If you’re buying the AWD version, strap in for a souped-up 345-hp, 6.0-liter V-8 engine, with 45 more horsepower than its nearest competitor, the Lincoln Navigator, and 115 more hp than the Lexus LX 470. This engine doesn’t meet ULEV requirements, but low-emissions versions are available in California and other states with such requirements.

Inside, this eight-passenger vehicle is loaded with amenities that hurtle it to the forefront of the SUV realm, as far as electronic geegaws are concerned. The 2002 model comes standard with the upgraded 2001 OnStar navigation, emergency and concierge service system, which now has Personal Calling capabilities for hands-free calls, as well as the "Virtual Advisor," which delivers personalized Internet-based information such as stock quotes or the weather report with the touch of a button.

2001 Cadillac Escalade

Base price: $47,990 (2WD); $49,990 (AWD)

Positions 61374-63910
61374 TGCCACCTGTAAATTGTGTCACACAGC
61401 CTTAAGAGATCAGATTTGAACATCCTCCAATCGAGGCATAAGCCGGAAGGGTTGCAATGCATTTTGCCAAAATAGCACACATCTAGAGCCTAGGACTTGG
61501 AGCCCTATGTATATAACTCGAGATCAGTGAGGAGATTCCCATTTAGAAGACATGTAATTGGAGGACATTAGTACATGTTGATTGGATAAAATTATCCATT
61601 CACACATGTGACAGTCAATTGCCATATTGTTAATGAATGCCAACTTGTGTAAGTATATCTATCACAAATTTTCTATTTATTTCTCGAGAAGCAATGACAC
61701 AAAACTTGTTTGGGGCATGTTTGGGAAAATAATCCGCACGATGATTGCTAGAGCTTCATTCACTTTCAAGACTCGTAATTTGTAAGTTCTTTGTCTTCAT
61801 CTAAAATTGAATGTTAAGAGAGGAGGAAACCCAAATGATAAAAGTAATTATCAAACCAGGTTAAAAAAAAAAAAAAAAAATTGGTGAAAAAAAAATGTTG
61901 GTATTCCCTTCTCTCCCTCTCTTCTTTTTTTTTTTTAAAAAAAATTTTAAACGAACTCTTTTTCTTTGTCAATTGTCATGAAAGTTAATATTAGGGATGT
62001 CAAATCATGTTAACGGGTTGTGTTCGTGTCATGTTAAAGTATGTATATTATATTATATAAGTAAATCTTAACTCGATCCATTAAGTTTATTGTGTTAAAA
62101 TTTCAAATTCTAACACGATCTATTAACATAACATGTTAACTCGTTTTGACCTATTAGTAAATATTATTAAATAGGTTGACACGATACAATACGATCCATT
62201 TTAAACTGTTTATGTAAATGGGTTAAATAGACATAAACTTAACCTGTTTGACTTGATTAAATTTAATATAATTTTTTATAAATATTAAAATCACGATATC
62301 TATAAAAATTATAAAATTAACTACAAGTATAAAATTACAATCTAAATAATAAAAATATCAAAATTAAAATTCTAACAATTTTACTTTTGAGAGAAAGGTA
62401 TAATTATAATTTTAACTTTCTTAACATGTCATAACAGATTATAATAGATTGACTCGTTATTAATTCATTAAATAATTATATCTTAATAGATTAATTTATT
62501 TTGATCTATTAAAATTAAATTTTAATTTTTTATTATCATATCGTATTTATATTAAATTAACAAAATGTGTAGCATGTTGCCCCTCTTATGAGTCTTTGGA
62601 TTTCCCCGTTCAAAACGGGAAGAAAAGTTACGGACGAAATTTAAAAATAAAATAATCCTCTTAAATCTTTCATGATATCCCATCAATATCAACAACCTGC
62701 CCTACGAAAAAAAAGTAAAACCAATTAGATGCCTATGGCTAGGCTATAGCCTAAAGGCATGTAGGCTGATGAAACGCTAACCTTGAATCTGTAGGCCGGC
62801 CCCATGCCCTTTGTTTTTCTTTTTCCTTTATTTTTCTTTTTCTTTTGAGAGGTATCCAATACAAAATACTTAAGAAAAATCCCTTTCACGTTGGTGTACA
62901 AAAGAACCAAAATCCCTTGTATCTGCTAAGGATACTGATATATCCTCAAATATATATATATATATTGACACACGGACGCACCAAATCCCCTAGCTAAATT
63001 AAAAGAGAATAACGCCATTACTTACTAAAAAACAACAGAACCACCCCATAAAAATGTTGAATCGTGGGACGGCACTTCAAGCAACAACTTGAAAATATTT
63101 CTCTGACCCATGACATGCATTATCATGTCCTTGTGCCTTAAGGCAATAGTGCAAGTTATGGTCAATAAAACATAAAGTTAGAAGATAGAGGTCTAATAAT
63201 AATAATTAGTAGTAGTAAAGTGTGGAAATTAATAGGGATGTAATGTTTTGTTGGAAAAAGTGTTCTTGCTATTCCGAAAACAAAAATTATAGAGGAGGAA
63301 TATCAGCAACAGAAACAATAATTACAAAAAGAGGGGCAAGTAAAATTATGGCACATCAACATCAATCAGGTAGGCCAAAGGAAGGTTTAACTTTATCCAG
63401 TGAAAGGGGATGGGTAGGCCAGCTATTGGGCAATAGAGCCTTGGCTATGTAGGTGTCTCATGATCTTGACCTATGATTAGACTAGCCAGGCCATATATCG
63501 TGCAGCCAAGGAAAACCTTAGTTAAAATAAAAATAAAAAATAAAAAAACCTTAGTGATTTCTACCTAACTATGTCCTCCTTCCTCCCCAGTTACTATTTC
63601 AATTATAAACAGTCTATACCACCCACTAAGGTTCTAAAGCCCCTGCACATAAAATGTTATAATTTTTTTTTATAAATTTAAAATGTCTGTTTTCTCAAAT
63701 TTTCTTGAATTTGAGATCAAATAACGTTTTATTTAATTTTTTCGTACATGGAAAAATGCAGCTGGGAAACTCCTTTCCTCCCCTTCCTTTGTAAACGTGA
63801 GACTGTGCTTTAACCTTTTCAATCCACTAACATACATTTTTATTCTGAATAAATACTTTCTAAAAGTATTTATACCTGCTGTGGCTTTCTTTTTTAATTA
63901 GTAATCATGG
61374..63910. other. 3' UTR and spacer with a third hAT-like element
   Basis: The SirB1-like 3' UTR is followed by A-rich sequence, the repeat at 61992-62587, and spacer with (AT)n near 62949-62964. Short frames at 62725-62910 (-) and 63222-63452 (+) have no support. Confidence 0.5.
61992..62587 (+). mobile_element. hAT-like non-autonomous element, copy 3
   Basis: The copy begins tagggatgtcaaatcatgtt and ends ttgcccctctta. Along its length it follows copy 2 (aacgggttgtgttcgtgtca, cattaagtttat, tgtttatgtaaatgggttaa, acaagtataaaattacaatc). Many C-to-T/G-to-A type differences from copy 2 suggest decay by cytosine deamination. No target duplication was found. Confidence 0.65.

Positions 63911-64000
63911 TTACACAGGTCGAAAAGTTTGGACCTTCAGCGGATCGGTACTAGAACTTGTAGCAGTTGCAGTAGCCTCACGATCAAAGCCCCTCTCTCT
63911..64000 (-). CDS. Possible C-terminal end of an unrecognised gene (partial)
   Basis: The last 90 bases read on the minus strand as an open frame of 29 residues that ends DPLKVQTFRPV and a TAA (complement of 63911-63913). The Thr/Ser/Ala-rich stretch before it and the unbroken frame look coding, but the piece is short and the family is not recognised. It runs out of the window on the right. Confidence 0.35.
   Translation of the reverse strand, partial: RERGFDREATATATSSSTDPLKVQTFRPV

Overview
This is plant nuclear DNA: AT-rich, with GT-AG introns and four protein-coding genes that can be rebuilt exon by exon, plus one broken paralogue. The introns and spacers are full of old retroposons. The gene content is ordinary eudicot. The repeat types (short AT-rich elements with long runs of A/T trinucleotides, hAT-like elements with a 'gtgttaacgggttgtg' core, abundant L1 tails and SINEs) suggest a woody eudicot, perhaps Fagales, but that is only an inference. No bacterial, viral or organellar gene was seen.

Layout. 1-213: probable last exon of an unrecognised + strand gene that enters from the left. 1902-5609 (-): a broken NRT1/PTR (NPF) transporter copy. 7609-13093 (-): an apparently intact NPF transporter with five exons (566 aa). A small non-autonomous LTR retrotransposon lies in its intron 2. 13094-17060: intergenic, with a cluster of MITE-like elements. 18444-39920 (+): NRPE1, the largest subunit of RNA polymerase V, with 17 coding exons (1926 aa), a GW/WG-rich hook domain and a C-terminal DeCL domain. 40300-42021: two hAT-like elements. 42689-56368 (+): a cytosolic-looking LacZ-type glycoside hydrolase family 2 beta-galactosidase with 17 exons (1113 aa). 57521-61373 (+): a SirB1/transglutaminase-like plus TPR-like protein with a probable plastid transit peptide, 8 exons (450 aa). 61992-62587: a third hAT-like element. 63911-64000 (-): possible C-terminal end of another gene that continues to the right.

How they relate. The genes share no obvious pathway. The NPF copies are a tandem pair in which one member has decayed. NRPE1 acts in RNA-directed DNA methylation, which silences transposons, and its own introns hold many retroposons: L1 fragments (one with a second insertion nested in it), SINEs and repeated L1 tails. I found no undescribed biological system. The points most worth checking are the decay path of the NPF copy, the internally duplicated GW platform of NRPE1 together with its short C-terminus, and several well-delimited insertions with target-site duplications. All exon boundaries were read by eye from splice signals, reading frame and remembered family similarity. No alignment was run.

Engine: 5.3-liter V-8, 285 hp (2WD); 6.0-liter V-8, 345 hp (AWD)
Transmission: five-speed automatic
Wheelbase: 116 in
Length: 198.9 in
Width: 78.9 in
Height: 74.2 in
Curb weight: 5553 lb (AWD: 5809 lb)
Fuel economy: 14/17 cty/hwy. (AWD: 12/16)
Safety equipment: Airbags, four-wheel ABS, all-speed traction control, StabiliTrak, Road Sensing Suspension System (RSS)

Major standard features: Third row seat, StabiliTrak system, Ultrasonic Rear Park Assist, Premium OnStar telematic system, six-CD changer with Bose Acoustimass, heated seats both front and second row.